errors, Ruby will print "Syntax OK" to the standard output.

     -d
     --debug        Turns on debug mode.  $DEBUG will be set to true.

     -e command     Specifies script from command-line while telling Ruby not to search the rest of the arguments for
                    a script file name.

     -h
     --help         Prints a summary of the options.

     -i extension   Specifies in-place-edit mode.  The extension, if specified, is added to old file name to make a
                    backup copy.  For example:

                          % echo matz > /tmp/junk
                          % cat /tmp/junk
                          matz
                          % ruby -p -i.bak -e '$_.upcase!' /tmp/junk
                          % cat /tmp/junk
                          MATZ
                          % cat /tmp/junk.bak
                          matz

     -l             (The lowercase letter "ell".)  Enables automatic line-ending processing, which means to firstly
                    set $\ to the value of $/, and secondly chops every line read using chop!.

     -n             Causes Ruby to assume the following loop around your script, which makes it iterate over file name
                    arguments somewhat like sed -n or awk.

                          while gets
                            ...
                          end

     -p             Acts mostly same as -n switch, but print the value of variable $_ at the each end of the loop.
                    For example:

                          % echo matz | ruby -p -e '$_.tr! "a-z", "A-Z"'
                          MATZ

     -r library     Causes Ruby to load the library using require.  It is useful when using -n or -p.

     -s             Enables some switch parsing for switches after script name but before any file name arguments (or
                    before a --).  Any switches found there are removed from ARGV and set the corresponding variable
                    in the script.  For example:

                          #! /usr/local/bin/ruby -s
                          # prints "true" if invoked with '-xyz' switch.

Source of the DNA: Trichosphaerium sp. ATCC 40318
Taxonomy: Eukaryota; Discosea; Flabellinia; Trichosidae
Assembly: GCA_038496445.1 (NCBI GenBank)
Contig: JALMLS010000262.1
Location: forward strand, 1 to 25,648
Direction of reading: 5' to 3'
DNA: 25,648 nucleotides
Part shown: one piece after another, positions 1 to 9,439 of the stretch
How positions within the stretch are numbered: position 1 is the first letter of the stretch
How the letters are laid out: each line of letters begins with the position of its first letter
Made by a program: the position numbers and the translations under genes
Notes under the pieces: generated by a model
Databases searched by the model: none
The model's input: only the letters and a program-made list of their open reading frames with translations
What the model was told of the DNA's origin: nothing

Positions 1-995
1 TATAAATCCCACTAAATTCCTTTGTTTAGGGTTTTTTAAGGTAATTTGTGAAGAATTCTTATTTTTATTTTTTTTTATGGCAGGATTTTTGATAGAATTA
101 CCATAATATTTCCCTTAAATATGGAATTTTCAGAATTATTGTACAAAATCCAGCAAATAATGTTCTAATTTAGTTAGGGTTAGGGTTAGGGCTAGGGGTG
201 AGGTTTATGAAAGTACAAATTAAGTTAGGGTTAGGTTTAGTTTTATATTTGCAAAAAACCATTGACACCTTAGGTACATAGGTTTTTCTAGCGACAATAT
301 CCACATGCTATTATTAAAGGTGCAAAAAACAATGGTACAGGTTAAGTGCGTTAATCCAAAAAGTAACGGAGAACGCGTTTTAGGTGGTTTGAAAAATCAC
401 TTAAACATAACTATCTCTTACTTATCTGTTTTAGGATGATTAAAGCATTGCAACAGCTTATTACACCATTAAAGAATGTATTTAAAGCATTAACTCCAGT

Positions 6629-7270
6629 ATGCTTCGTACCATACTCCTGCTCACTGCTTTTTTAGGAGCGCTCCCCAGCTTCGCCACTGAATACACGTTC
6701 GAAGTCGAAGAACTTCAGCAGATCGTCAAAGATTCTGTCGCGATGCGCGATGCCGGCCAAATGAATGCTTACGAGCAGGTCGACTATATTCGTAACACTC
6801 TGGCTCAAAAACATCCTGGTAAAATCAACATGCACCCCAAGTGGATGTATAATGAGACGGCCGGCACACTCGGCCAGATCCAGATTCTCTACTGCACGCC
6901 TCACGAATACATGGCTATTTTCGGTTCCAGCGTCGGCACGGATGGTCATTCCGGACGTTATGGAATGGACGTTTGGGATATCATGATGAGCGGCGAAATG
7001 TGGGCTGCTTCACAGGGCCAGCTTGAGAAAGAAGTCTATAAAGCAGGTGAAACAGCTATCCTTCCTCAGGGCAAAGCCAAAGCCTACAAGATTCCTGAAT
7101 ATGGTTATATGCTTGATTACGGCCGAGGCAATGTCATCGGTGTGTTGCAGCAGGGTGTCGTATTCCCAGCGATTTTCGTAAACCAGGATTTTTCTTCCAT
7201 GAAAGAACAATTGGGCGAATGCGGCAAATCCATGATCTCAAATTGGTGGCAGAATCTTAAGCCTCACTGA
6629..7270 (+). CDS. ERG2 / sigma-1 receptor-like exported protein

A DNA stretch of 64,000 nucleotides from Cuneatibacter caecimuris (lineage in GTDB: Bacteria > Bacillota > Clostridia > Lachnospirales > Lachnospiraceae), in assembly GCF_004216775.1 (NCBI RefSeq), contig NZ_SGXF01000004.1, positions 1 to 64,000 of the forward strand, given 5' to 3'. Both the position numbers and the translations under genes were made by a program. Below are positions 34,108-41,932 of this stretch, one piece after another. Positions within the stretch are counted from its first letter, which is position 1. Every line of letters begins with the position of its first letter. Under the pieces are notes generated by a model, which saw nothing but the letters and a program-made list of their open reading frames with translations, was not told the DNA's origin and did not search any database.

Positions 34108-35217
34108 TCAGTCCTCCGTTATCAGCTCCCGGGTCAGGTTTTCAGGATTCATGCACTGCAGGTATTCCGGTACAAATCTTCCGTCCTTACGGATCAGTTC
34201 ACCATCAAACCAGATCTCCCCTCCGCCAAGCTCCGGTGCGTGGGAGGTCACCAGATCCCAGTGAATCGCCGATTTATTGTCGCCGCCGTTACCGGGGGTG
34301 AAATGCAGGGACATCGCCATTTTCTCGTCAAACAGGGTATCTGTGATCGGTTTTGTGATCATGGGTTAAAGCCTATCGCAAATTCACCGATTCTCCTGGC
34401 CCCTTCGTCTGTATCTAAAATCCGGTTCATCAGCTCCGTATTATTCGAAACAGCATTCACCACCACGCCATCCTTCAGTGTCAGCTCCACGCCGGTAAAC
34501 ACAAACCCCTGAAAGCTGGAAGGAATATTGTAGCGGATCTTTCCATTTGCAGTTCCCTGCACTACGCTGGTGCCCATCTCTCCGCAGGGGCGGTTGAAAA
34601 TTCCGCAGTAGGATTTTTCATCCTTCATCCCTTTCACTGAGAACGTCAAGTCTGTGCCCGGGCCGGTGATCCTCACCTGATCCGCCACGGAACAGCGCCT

print "true\n" if $xyz

                    On some systems $0 does not always contain the full pathname, so you need the -S switch to tell
                    Ruby to search for the script if necessary.  To handle embedded spaces or such.  A better con-
                    struct than $* would be ${1+"$@"}, but it does not work if the script is being interpreted by
                    csh(1).

     -v             Enables verbose mode.  Ruby will print its version at the beginning, and set the variable $VERBOSE
                    to true.  Some methods print extra messages if this variable is true.  If this switch is given,
                    and no other switches are present, Ruby quits after printing its version.

     -w             Enables verbose mode without printing version message at the beginning.  It sets the $VERBOSE
                    variable to true.

     -x[directory]  Tells Ruby that the script is embedded in a message.  Leading garbage will be discarded until the
                    first that starts with "#!" and contains the string, "ruby".  Any meaningful switches on that line
                    will applied.  The end of script must be specified with either EOF, ^D (control-D), ^Z
                    (control-Z), or the reserved word __END__.  If the directory name is specified, Ruby will switch
                    to that directory before executing script.

     -y
     --yydebug      DO NOT USE.

                    Turns on compiler debug mode.  Ruby will print a bunch of internal state messages during compiling